English may be the language of aviation but that shouldn't be a barrier to getting a private pilot's certificate in countries that speak other tongues, according to a spokesman for an international pilots group. John Sheehan, secretary general of the International Aircraft Owners and Pilots Association, says English should only be a requirement for pilots who intend to fly IFR or in controlled airspace. The International Civil Aviation Organization recently passed an amendment that would make English proficiency a requirement for all pilots, regardless of the type of flying they do. "While this requirement may be justified for those using the IFR ATS system, it is difficult to justify for the casual VFR user," Sheehan said in a news release announcing IAOPA's petition against the proposal. IAOPA represents 470,000 pilots in 62 countries (the U.S. accounts for more than 400,000) and has observer status at ICAO. The new language requirement would require pilots to "demonstrate the ability to speak and understand the [English] language used for radiotelephony communications" and will take effect in 2008. Sheehan said the new requirement would put an unnecessary burden on the majority of the world's one million pilots who want to fly recreationally. "The required proficiency level will prove difficult and costly to both attain and maintain," Sheehan said.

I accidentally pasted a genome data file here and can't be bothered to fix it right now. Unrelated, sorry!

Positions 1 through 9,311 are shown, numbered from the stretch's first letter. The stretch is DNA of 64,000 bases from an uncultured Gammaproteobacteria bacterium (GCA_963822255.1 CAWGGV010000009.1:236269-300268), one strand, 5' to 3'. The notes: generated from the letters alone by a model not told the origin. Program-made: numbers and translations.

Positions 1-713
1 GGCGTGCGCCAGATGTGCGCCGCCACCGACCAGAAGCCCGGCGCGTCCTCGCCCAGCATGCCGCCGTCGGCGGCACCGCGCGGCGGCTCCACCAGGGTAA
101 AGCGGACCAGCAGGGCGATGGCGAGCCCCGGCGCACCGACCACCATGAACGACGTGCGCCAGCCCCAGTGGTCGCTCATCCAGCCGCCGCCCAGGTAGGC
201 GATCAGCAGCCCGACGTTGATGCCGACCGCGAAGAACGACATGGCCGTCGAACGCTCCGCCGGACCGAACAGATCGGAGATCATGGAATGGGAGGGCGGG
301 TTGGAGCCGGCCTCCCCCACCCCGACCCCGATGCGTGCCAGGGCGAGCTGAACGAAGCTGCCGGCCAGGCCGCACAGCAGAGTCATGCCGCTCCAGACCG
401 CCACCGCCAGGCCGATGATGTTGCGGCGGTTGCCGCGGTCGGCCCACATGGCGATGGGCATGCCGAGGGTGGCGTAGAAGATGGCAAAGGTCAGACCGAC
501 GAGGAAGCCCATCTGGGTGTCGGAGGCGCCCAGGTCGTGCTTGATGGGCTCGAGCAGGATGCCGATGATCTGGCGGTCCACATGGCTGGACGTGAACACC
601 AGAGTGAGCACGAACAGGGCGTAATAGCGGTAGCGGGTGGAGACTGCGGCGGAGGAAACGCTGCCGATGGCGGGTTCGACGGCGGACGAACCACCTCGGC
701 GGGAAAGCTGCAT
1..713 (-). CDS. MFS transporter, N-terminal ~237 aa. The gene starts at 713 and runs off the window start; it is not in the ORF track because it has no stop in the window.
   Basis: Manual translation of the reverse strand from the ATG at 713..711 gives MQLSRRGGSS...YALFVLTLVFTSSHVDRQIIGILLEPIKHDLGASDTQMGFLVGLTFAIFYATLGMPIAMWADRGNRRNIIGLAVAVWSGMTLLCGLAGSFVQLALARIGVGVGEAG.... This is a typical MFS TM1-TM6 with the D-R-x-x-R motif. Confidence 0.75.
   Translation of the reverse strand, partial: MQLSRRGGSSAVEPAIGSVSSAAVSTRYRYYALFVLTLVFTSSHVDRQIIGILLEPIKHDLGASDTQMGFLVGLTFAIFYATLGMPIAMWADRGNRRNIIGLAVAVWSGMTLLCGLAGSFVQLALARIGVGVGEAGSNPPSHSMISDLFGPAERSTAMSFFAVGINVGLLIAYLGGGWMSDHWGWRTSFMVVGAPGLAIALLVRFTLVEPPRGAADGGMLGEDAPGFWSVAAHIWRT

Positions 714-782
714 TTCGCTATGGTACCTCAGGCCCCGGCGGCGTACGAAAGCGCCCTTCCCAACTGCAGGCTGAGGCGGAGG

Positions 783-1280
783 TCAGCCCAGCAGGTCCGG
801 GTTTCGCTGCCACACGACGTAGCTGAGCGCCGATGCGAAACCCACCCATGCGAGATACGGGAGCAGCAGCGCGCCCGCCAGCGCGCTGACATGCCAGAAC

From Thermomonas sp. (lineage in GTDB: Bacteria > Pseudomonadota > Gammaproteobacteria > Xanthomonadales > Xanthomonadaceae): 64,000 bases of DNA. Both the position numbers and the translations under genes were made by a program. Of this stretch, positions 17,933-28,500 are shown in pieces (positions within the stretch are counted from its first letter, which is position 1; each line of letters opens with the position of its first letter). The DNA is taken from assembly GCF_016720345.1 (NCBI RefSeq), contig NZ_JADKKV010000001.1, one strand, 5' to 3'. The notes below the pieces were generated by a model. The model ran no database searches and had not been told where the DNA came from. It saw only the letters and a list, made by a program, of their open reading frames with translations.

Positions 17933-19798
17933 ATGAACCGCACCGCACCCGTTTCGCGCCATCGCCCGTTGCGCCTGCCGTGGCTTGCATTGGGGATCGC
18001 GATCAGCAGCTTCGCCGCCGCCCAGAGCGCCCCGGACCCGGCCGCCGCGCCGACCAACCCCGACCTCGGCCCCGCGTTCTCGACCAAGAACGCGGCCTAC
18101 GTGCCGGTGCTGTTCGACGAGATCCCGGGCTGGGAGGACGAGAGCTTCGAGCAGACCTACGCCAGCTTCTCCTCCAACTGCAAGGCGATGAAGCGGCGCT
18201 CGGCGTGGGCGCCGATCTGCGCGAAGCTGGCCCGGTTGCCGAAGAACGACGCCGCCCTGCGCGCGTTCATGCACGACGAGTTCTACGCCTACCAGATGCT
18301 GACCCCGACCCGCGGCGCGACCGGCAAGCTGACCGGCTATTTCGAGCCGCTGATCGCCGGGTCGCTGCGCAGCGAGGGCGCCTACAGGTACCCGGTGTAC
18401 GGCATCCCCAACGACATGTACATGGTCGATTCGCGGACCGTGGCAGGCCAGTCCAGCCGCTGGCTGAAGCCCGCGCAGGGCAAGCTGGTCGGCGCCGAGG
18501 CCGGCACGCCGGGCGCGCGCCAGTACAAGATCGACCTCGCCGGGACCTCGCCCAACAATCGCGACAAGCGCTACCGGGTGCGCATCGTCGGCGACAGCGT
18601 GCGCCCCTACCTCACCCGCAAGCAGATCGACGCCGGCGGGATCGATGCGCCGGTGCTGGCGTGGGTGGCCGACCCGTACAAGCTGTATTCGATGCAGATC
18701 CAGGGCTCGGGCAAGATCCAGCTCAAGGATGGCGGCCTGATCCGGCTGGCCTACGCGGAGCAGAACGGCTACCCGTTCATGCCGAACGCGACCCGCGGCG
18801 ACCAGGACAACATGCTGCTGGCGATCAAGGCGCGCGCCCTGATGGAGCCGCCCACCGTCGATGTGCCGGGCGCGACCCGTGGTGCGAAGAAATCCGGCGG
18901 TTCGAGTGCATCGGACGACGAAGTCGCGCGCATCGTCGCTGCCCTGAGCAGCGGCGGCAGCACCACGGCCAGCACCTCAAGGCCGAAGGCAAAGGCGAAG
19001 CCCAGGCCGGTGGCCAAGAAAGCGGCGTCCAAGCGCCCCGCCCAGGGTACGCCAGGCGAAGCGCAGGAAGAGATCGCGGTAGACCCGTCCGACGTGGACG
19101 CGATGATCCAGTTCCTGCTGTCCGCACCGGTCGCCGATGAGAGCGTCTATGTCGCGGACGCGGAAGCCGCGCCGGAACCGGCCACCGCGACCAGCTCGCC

Whether you're a flight school operator who wants to keep tabs on students or the anxious partner of a weekend warrior wondering when (if) your flying companion will be home for dinner, a British company might have the answer. Kinetic Avionics has developed a radio receiver and software package which picks up Mode S and ADS-B signals from aircraft within 100 or so miles (depending on terrain and antenna). In the case of ADS-B-equipped planes, it displays them on the computer screen as a realistic portrayal of an air traffic control monitor. Monitoring Times, a magazine which caters to amateur radio buffs, recently reviewed the gear and says it works as advertised, doesn't crash computers and can run on a modestly equipped PC. Kinetic makes distance measuring equipment (which is still a mandatory item for IFR in Europe, don't forget) and saw a potential market for small airports and operators who wanted to decode the data emitted by the Mode S and ADS-B transponders. Mode S kicks out transmission bursts that give identity and altitude information while ADS-B provides the GPS-derived position information that permits the virtual radar depiction. The system is not certified but it still got a ringing endorsement from Britain's Civil Aviation Authority, which, according to the Daily Telegraph, hailed it as a "major breakthrough for air safety." It sells for about $750. AVweb recently reported on another similar product currently on sale in the U.S.